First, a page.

Presentation on theme: "Process and Outcome Evaluations Zha Blong Xiong, Ph.D. Associate Professor Department of Family Social Science University of Minnesota."— Presentation transcript:
Process and Outcome Evaluations Zha Blong Xiong, Ph.D. Associate Professor Department of Family Social Science University of Minnesota
Process Evaluation Design Data for the process evaluation were based on a cross-sectional design using a mixed method approach. Specifically, observation, survey, face-to-face interview, and personal journal were used to collect data from the advisory team and staff to determine STEEP’s strengths and weaknesses.
The Dandelion Effect Approach The dandelion effect approach is based on the idea that to prevent tobacco use in the Southeast Asian community it is essential to: – build the capacity of the community by providing on- going partnership opportunities, mentoring, and support for members of the community or volunteers to deliver the tobacco education; – use innovative but culturally-tailored, multi- approached education to bring awareness to the people and agencies in the SEA community; and – engage the community to bring change to socio- cultural norms and practices.
Strengths Members of the Collaborative – have participated in various local and national conferences, training, and workshops on tobacco control, coalition building, program sustainability, and financial accountability. – are passionate about the collaboration and continue to maintain a strong commitment to serve the community. – are willing to look beyond their differences to work for a common goal. – willing to share resources and sacrifice for the community.
Strengths Staff – Have four full-time Southeast Asian staff whose work focuses exclusively on tobacco education and engagement. They are passionate about the work, motivated to change community norms and policies, and committed to help each others. – Data show that the staff’s confidence level has increased from a “moderate” level to a “high” level. Their ability to teach about tobacco issues has increased from a score of “low” to a score of “moderate” to “high.” On average, they evaluated the effectiveness of the training program as “quite effective” in regards to tobacco knowledge and presentations.
Strengths Feedback data from program participants found the educators to be knowledgeable about the subject matter (mean = 9.02; SD = 1.10). Program participants also reported that the educators responded very well to the audience’s questions (mean = 9.26; SD =.92). The majority of the program participants rated the training favorably as to how it was presented (mean = 9.20; SD =.90) and how valuable the training was for their work (mean = 8.85; SD = 1.39).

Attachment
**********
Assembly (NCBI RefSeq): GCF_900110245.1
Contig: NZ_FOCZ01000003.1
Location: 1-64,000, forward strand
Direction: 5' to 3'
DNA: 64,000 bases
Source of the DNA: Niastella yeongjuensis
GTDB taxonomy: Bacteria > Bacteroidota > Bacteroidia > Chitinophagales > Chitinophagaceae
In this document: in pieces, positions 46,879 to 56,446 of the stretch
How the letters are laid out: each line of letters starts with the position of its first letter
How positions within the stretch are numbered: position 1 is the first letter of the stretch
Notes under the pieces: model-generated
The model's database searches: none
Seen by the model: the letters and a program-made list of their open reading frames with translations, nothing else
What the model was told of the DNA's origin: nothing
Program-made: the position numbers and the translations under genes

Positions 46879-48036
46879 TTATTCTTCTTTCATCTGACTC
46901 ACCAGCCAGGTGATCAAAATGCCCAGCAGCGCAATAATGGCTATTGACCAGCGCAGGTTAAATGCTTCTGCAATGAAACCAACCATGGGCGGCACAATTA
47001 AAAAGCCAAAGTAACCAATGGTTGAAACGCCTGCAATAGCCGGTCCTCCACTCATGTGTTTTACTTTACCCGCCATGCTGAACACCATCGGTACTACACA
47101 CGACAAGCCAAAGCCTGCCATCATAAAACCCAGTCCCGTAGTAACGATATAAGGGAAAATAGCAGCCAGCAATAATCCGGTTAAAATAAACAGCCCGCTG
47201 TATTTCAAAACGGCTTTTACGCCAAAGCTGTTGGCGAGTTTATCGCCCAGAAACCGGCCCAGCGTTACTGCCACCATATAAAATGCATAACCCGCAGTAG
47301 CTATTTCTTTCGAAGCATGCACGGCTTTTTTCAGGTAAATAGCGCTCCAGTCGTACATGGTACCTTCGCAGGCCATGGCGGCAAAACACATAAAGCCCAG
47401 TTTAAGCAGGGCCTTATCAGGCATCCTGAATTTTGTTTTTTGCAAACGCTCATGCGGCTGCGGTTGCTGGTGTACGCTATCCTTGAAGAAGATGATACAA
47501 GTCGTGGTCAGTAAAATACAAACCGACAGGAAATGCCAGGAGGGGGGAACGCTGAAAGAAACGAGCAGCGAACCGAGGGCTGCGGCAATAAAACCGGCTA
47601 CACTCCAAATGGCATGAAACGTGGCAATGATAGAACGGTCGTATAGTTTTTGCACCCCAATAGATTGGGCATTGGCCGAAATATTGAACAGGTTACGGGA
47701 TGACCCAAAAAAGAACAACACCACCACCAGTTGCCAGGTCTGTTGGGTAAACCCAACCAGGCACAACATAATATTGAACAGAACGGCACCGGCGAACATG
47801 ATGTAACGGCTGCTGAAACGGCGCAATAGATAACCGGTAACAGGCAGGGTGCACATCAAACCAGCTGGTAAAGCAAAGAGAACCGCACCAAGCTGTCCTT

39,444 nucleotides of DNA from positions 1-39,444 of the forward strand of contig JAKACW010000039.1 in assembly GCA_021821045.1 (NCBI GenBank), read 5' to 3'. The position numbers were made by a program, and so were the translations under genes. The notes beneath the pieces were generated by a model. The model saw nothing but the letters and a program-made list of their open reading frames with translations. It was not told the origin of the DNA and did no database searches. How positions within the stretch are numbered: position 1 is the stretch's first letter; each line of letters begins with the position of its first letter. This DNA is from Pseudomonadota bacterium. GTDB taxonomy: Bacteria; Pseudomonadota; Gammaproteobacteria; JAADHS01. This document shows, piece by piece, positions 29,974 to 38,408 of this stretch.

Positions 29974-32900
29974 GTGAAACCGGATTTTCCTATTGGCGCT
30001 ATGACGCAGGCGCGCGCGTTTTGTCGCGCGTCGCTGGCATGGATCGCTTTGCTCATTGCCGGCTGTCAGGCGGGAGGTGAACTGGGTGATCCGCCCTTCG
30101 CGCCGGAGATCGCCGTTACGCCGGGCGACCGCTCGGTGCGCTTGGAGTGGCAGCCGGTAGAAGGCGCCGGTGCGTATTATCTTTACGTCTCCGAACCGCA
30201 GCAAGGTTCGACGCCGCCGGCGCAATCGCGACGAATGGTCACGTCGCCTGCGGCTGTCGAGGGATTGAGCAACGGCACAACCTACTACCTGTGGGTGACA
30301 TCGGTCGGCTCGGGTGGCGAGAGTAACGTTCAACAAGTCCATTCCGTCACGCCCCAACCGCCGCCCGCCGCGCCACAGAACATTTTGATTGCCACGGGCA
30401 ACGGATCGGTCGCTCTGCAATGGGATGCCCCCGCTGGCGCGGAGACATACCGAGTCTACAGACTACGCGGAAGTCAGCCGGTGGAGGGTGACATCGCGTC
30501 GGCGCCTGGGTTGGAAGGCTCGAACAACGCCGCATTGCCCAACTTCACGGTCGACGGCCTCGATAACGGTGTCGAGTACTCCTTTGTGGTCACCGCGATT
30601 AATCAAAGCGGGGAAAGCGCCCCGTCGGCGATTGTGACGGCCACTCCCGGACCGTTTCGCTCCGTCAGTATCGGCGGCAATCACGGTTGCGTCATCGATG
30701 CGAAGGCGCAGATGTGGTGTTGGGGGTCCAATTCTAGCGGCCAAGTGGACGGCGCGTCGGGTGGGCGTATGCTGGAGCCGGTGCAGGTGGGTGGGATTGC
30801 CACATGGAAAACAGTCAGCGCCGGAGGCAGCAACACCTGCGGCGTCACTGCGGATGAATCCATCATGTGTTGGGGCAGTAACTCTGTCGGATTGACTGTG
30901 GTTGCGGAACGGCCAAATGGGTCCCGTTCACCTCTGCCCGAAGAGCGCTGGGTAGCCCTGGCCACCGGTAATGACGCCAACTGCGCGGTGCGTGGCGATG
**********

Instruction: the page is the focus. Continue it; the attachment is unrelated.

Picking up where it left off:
Limitations and Challenges Collaborative Board: – Not everyone has a chance to participate in all of the conferences, training, and workshops. – Concept of time is viewed differently by different collaborative members. Showed up late at meetings – Financial accountability and reporting Management practices – reallocating STEEP money to cover other projects for sustainability reasons. Accounting practices – the practice of simplifying the accounting system without complying to the fiscal agent’s requirements.
Limitations and Challenges Collaborative Board: – Different levels of commitment from the collaborative members. Hurried life, limited time. Unequal staff size and experience between organizations. Lack of funding for smaller agencies. “A new problem we are facing now is that each partnering organization has faced its own financial problems. Not [only the] tobacco budget, but also budget from our funders. All of us have to cut something, and we have to work harder. If you have that kind of problem, you tend to have less commitment to STEEP. For agencies with fewer staff, EDs have to work a lot harder in their own agencies.”
Limitations and Challenges Staff – The challenge of training and retaining volunteers without any monetary incentives. – The challenge of record keeping and documenting information to demonstrate the levels of penetration and impact in the community. – The challenge of seeking alternative funding sources to help sustain the collaborative beyond the current funding stream.
Outcome Evaluation Design Based on a cross-sectional evaluation study using a retrospective design to follow up with volunteers, program participants, and partners who have been involved with STEEP in the past. A sample of 190 (53.7% male, 44.7% female) where 28% were Cambodian, 26% were Hmong, 32% were Lao, 6% were Vietnamese, and the remaining 8% were from other ethnic groups. Assessed five areas: – tobacco knowledge, – beliefs about tobacco use, – norms around tobacco use, – visibility of STEEP in the community, and – effect s STEEP has on the participants.